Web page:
Agra: On an
exceptionally cold January morning, when people were struggling to
venture out of their cosy comforts, five of us braved the chill
and experimented with a heritage walk through the old city of
It was not a walk in the actual sense of the word; the five of us
were in two cycle-rickshaws.
We were largely trying to follow the heritage track suggested by
Lucy Peck in her book "Agra: The Architectural Heritage". But our
aim was to see the secular flavours of the city that evolved over
We started at around 9 a.m. from Hathi Ghat Gurdwara on the Yamuna
Kinara road. Our first halt was the old Chungi, the library of
Mughal emperor Shah Jahan's son Dara Shikoh. It is a structure
worth seeing, particularly the reading rooms which have the
provision of filtered sunlight and fresh air.
"Old records say Dara Shikoh was a great Sanskrit and Persian
scholar, very fond of books. This building also served as a
rallying point for political activists during the freedom
struggle," said Subhash Jha, one of the group members.
Our next stop was Huzuri Bhavan, the headquarters of a sect of the
Radhasoamis, which is a philosophical organisation.
We also had a look at the haveli in the Kala Mahal area where the
doyen of Urdu poetry Mirza Ghalib was born.
"How much people are missing the 'mohalla' (neighbourhood)
culture, the aroma of sweet shops, the images of people engaged in
doing odd jobs. Truly, the romance of the old world was being
missed out," said Hari Dutt Sharma, a school teacher and one of
the members of the group that I led through the murky, narrow
lanes of the city.
We also had a look at the Mankameshwar temple complex before
moving towards Jama Masjid and Johri Bazar. With half a dozen
temples around the main Shiva temple, the area was once the
nervecentre of the city.
"The feel is rich and as one meanders through the bylanes, it's
difficult not to cough and sneeze because the area is also the
wholesale market for chemicals and spices. The high balconies
still retain the old world charm," said Ravi Singh, a globetrotter
and a group member.
Through Lohar Gali, the poorly lit and suffocating cosmetics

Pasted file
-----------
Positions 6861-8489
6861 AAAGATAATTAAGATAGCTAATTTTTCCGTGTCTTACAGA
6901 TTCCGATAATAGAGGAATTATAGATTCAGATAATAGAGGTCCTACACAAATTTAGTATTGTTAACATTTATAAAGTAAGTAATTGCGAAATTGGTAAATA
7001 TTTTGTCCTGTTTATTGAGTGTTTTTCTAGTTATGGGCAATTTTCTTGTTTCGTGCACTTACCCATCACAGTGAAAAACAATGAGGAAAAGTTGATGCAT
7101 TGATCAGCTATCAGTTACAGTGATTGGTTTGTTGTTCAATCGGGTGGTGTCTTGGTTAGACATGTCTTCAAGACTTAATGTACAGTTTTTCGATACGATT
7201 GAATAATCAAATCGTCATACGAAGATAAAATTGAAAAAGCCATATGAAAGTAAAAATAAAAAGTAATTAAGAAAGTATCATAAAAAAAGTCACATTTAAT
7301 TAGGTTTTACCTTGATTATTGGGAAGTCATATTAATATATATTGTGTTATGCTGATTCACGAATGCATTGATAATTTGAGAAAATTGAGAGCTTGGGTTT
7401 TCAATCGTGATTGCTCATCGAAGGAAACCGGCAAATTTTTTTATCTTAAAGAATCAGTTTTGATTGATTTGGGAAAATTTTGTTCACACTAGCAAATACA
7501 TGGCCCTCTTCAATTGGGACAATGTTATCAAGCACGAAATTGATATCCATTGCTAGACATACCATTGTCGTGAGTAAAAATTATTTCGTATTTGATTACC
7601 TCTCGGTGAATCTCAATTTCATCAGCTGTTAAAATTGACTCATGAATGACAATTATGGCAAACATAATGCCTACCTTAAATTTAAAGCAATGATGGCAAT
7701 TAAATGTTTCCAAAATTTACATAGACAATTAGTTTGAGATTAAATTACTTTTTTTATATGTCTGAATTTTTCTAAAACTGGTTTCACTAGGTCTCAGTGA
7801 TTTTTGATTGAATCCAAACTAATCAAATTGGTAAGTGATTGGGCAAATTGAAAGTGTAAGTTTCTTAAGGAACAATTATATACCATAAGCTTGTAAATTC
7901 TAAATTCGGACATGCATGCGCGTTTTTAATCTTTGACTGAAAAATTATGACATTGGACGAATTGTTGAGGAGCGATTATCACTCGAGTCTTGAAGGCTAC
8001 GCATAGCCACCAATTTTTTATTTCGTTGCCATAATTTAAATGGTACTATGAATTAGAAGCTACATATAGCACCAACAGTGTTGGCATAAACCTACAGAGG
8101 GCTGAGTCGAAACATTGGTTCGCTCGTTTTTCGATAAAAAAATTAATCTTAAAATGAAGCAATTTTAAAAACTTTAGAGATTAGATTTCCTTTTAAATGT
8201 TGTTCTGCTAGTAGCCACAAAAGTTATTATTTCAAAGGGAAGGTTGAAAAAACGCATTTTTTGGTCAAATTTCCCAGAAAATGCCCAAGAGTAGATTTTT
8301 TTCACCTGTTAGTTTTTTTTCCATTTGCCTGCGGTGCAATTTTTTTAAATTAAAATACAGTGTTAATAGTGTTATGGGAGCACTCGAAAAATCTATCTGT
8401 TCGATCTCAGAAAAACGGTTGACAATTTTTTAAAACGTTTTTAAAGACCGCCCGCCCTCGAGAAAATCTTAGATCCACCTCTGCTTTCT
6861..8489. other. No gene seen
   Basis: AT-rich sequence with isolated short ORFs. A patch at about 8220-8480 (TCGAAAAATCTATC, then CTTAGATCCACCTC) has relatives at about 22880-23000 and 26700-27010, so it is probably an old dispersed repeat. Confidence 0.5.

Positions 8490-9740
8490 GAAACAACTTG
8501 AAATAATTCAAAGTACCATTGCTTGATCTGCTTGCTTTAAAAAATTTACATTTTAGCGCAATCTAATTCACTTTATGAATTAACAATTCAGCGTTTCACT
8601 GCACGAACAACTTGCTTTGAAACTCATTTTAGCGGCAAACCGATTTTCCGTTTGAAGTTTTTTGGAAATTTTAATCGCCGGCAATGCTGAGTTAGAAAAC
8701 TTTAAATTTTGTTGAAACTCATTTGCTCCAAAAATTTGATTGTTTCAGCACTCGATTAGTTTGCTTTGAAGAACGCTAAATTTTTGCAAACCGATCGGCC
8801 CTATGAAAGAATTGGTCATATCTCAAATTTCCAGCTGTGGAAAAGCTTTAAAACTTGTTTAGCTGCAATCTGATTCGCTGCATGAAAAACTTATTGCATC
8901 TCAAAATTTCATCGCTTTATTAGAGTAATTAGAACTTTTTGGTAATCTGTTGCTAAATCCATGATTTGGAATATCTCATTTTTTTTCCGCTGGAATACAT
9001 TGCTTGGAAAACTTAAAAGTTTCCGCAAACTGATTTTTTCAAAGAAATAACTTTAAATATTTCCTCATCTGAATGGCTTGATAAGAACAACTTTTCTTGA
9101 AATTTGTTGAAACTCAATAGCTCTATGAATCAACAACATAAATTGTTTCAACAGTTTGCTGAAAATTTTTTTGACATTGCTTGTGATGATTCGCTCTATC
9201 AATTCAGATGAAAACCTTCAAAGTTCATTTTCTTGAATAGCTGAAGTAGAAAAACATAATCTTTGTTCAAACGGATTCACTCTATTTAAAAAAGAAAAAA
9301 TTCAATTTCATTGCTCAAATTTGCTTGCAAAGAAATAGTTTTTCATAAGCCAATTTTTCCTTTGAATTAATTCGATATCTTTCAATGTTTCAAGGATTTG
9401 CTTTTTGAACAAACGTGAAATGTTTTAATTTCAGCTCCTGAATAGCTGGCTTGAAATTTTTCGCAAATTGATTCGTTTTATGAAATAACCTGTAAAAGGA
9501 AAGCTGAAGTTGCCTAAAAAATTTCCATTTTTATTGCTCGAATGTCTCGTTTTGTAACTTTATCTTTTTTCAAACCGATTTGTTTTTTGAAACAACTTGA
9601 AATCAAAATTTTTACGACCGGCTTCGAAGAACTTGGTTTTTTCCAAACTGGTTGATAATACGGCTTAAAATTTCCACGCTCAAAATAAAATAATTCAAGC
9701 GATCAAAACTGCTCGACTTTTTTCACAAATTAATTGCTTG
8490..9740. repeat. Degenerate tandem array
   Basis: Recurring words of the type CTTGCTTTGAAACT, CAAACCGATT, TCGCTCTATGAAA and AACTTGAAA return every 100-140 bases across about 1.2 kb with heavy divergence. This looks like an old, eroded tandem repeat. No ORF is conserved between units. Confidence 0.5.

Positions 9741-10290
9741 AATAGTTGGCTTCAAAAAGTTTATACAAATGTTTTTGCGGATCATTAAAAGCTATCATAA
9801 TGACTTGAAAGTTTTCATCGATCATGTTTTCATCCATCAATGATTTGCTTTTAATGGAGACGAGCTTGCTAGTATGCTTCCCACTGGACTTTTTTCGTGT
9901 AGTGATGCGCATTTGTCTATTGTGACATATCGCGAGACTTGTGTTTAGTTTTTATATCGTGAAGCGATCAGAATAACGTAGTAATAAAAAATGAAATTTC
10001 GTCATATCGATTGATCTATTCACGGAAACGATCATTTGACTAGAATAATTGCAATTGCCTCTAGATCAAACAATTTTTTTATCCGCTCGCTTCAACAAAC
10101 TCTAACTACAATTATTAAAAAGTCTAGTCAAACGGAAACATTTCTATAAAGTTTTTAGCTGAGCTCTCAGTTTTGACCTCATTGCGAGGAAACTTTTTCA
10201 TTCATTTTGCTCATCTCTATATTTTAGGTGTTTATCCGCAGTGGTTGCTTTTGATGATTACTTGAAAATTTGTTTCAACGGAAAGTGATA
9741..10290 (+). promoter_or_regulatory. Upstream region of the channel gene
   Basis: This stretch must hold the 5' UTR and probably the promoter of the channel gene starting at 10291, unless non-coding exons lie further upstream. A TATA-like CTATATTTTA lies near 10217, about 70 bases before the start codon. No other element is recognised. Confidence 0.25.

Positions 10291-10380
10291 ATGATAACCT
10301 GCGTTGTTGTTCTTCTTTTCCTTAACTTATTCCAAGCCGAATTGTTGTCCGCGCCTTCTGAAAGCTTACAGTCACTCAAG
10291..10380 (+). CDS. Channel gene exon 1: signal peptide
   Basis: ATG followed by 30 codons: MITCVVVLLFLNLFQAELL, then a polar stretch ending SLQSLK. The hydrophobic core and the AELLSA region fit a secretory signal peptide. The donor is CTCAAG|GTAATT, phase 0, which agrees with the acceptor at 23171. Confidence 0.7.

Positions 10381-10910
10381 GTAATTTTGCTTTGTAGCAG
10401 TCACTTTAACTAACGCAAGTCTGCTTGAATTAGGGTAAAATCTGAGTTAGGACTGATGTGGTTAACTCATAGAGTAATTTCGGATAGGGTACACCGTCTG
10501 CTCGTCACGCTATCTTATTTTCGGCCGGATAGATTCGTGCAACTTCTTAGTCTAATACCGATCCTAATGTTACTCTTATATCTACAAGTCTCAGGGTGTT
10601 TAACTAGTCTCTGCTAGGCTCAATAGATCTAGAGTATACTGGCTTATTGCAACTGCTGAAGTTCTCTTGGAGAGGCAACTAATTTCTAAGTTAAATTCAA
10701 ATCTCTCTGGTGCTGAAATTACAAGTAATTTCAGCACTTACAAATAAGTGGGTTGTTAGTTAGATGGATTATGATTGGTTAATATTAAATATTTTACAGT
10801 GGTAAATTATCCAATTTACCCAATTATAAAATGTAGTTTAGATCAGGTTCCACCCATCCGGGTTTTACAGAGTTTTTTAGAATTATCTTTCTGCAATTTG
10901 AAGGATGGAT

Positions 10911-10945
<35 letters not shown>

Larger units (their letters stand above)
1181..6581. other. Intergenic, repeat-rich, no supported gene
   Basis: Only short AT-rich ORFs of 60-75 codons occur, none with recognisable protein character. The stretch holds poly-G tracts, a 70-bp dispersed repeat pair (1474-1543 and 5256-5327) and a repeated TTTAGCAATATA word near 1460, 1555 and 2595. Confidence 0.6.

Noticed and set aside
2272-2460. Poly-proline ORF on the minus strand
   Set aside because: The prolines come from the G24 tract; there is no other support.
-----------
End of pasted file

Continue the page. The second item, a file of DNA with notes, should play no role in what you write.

market, which was just beginning to wake up, we touched the outer
periphery of the Agra Fort station, the only railway station in
the world close to two great heritage monuments - the Taj Mahal
and the Agra Fort.
We hurried through Johri Bazar to reach Seth Gali, a popular lane
with a dozen halwais.
Soon we moved towards Mal Ka Bazar, the red light area of the
city, to reach Panni Gali. Curiously, some of us glanced towards
the high balconies in the hope of catching a sight or two. The
area is known for some of the finest zardozi artists.
The original Radhasoami temple, the birthplace of the the founder,
is a high point. The whole area is reminiscent of life in the
Close to Noori Darwaza and Gur ki Mandi, our vehicles moved
through the lanes at snail's pace as schoolchildren, sweepers and
vegetable vendors were on the streets.
Our trip ended at Akbar's church in St Peter's College complex but
before that Padmini, a group member, suggested we should also take
a look at the oldest convent in Asia at St Patrick's Junior
The whole trip took us around 100 minutes. On our way back, some
of the old havelis with exquisitely carved archways fascinated us.
As senior journalist N.R. Smith has said: "Agra lives in three
eras simultaneously, the Mughal, the British and the modern
Surendra Sharma, president of the Braj Mandal Heritage
Conservation Society, said: "Sadly, heritage has come to be
associated with only stones and structures. The culture, the
literary traditions, the conventional industries, the traditional
media and the lifestyles of the people also collectively
We did get a taste of it that day though.
(Brij Khandelwal can be contacted at firstname.lastname@example.org)